It’s 5:30 on Tuesday night, and you need to get dinner on the table. You’re feverishly scouring through the freezer to find something to cook, the kids are running around, your partner isn’t home yet, and you are thinking about that last email that your boss sent you that you didn’t have a chance to get to before you left the office.
Worse still, once your partner walks through the door, a benign question like, “Did you deposit that check I left on the desk this morning?” turns into a full-blown argument about family finances, and you’re suddenly considering canceling your family vacation to Hawai‘i.
As a productivity coach, I frequently work with individuals and teams on meetings — specifically how to make them more efficient, effective, and worthy of everyone’s time. Now, while there’s a lot of literature dedicated to this topic by top business gurus, there’s one kind of meeting that gets constantly ignored, but really shouldn’t.
And what meeting is that? You guessed it: It’s the one for individuals who have a family partner — the husband/wife/significant other — that you should meet with each week.
The reality is that when you have a household, kids, pets, social life, and other outside-of-work responsibilities, you are in fact running a small business. And your husband/wife/partner is your business partner.
My husband and I meet every Sunday evening when the kids are in bed to touch base and get grounded so we can get on the same page at the same time and help our “business” run a bit smoother throughout the week. The relationship you have with your partner is what grounds you and is a platform for you to be your best self in your work and life.
Here are some of the ways that my husband and I have found to make sure our meetings are really helping to support us:
(1) Create a sacred, scheduled time to meet every week. Set up a weekly meeting with your partner to discuss kids, projects, schedules (work and social), hot issues that require focused discussion time, and other odds and ends that are sure to arise throughout the week. This is the time that allows you and your partner to have a State of the Union meeting. Do this when the house is calm (read: NO KIDS). You should both view it as the most important meeting of the week. Block it off on both calendars.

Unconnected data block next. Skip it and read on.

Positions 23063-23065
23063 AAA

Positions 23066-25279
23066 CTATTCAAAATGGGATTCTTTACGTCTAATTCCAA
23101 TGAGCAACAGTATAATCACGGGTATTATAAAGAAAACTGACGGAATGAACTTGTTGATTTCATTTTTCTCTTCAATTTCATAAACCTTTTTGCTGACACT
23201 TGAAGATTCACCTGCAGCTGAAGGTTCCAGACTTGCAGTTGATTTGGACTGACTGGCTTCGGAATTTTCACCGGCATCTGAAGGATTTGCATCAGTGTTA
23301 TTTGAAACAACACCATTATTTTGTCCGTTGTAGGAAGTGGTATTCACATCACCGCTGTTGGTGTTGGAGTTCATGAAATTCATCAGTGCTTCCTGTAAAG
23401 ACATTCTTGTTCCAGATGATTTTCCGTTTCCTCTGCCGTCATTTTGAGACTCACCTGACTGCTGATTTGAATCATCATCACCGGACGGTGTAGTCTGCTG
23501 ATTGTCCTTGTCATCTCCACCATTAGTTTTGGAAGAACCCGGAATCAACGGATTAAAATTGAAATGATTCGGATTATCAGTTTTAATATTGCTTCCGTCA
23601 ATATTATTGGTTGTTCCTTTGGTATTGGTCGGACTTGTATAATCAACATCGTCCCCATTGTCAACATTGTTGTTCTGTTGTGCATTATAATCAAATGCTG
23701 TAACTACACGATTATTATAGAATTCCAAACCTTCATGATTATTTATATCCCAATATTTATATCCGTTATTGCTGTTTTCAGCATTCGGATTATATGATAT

(2) Keep track of your finances and have a weekly (or monthly) financial meeting. No small business should go very long without taking a look at its finances and keeping its finger on the pulse, right? Even if one of you is the primary bill payer, the other should have full access and knowledge of where your finances stand. This allows for an educated discussion.
(3) Plan your menu. One of the biggest points of frustration for everyone (especially the main chef) in the house can be dinnertime — see scenario above. Planning out what to feed your family at 5 p.m. is not only frustrating, but leads to poor nutritional choices. Take 15 minutes before your week begins and think through the week.
(4) Create routines and stick to them. It’s so easy to give in to the TV or skip the bath when the evening becomes chaotic. Kids thrive on and need routine for their own sense of balance — and honestly, so do you! I suggest writing down your routine and posting it where everyone can see it so there are no gaps or questions about what comes next. Spontaneity is great and can be reserved for the weekends or vacations, but during the hectic workweek when timing and schedules are tight, a well-kept routine is often the most efficient practice for everyone in your house.
While it may take a little bit of a mind-shift to go from “home life” to “we’re running a small business,” the organization, structure, and peace of mind that result from weekly meetings at home are priceless — allowing you to truly enjoy your time at home with your family.
Give this a try, start small, and take it slow — you got this!
Sara Caputo transforms how individuals, teams, and small businesses navigate workflow and increase productivity. Her work has been featured in Working Women, Success, and Forbes, as well as other national and regional publications. She can be reached at firstname.lastname@example.org.